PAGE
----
Marie: Well, it's a bit like being an international spy or a special agent, I guess.
Russ: Okay, okay.
Marie: There's definitely a technique to it. So first of all, it's identifying the companies where we'd wanna pull from.
Marie: It's doing investigative work to find out who is their top talent -
Marie: - and what are people saying about them and then identifying those individuals and approaching them in a way where we can gain their interest and their trust and talking to them about a potential opportunity. So we're really people that assist people in their career and so when you're contacted by a recruiter, that's a real privilege. Not everybody gets, you know, contacted by a recruiter. If you've got recruiters calling you all the time, don't see them as an annoyance; see them as you must have - some people must be saying some really nice things about you if recruiters are on your trail.
Russ: Really cool. Okay. So I do know that there's some large international executive retained search firms. So how do you differentiate yourself?
Marie: Well, how we differentiate is that we're actually a boutique firm, so we're not the size that they are. We're not trying to be the size that they are. But because we're very selective because we're very selective about who we work with in the industry - so for instance in the oil and gas industry, you divide that up into many sectors. You have drillers; you have pipeline companies; you have the majors - we don't pick everyone in every sector. We usually pick one or two and then that way we can partner with them and go really deep working with them. So then we're free to recruit from anybody else in the industry, which leaves us without restrictions, whereas some of the bigger firms who work across the board and work with everyone, are gonna have restrictions that we don't have.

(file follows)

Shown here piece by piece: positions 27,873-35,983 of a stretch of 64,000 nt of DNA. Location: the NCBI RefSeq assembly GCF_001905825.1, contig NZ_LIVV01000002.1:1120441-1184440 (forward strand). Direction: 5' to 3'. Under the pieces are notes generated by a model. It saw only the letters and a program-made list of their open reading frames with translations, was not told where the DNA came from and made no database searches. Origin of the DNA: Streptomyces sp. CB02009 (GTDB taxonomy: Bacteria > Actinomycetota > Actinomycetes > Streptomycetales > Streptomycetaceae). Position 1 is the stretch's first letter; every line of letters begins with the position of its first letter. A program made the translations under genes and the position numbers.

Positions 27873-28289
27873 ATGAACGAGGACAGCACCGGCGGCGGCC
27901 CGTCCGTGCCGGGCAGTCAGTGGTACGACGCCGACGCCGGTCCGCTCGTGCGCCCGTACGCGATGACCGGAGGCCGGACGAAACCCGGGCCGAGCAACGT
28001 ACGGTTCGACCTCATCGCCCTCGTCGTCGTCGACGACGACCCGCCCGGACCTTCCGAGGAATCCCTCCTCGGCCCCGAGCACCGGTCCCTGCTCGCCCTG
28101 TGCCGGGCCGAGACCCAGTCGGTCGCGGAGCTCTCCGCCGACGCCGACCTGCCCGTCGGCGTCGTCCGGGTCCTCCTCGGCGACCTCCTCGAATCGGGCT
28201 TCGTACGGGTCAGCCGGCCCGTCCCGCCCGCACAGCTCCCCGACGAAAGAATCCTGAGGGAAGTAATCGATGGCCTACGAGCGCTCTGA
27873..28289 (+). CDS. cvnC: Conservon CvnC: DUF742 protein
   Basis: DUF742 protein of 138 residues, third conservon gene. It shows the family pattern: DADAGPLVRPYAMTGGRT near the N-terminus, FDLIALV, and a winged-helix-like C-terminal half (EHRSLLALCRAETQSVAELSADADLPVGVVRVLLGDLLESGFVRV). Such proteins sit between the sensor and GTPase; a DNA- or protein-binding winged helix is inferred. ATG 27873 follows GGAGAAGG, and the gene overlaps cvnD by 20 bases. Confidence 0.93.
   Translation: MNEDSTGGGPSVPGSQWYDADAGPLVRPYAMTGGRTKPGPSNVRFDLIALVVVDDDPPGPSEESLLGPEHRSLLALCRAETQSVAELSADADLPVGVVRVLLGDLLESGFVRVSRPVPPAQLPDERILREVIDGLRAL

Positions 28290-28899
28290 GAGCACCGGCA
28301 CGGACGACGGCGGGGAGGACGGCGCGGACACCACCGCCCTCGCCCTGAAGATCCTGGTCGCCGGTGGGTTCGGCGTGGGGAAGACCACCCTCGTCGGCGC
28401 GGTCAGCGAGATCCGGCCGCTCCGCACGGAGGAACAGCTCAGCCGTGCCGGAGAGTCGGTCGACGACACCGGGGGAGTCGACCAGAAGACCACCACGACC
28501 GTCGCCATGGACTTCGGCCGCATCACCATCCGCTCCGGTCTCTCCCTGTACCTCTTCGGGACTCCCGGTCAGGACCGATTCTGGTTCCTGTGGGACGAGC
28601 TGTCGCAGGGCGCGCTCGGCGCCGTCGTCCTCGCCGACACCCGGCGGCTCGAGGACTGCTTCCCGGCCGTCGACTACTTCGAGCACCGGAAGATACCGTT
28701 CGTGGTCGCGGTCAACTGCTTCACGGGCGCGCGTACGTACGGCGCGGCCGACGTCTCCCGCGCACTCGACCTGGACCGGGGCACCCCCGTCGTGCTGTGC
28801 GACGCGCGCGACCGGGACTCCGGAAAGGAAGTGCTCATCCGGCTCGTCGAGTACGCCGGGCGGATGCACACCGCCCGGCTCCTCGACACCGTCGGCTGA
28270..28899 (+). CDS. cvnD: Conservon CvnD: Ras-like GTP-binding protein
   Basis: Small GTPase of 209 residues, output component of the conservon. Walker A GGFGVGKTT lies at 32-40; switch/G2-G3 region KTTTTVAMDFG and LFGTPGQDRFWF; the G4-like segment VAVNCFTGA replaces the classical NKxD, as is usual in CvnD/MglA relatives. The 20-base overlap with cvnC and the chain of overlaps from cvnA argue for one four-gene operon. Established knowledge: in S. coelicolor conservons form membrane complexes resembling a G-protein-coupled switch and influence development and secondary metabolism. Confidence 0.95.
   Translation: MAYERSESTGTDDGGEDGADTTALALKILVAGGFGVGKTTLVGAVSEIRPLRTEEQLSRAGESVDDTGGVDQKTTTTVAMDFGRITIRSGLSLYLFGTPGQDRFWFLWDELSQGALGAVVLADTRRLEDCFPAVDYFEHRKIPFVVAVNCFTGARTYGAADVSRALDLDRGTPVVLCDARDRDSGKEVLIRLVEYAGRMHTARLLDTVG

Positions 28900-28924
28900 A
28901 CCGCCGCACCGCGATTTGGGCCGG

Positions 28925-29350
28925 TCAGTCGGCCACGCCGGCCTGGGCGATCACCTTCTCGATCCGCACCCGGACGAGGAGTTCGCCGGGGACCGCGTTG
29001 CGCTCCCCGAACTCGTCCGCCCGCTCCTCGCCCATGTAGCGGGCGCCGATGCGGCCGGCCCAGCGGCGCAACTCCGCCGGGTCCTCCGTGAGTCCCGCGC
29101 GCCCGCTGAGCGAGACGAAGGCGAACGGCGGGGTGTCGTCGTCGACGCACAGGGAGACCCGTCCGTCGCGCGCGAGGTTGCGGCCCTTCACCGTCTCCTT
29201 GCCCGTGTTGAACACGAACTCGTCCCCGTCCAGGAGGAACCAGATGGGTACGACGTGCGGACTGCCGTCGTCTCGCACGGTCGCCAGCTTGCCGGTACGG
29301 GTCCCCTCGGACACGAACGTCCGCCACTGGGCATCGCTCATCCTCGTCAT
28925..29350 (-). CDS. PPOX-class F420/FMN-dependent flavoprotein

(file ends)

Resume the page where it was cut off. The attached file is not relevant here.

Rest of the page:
Russ: Okay, really cool. All right before I let you go, Marie, I have one last question. Let's imagine a young aspiring entrepreneur is watching right now; what kinda general advice would you give him or her?
Marie: To an entrepreneur I would say that the biggest advice is to understand what really drives you and come up with a business that is where your passion really is. Something that you're really, you love, that gets you out of the bed in the morning, and gets you really excited to go and do it 'cause you're gonna spend a lot of hours doing it and you shouldn't follow anyone's passion but your own.
Russ: Marie, I really appreciate you sharing your story with us here on The BusinessMakers Show.
Marie: You're welcome, Russ. Thank you so much.
Russ: You bet. That's Marie Guillot, the founder and CEO of ABACO, International and this is the BusinessMakers Show heard on the radio and seen online at TheBusinessMakers.com.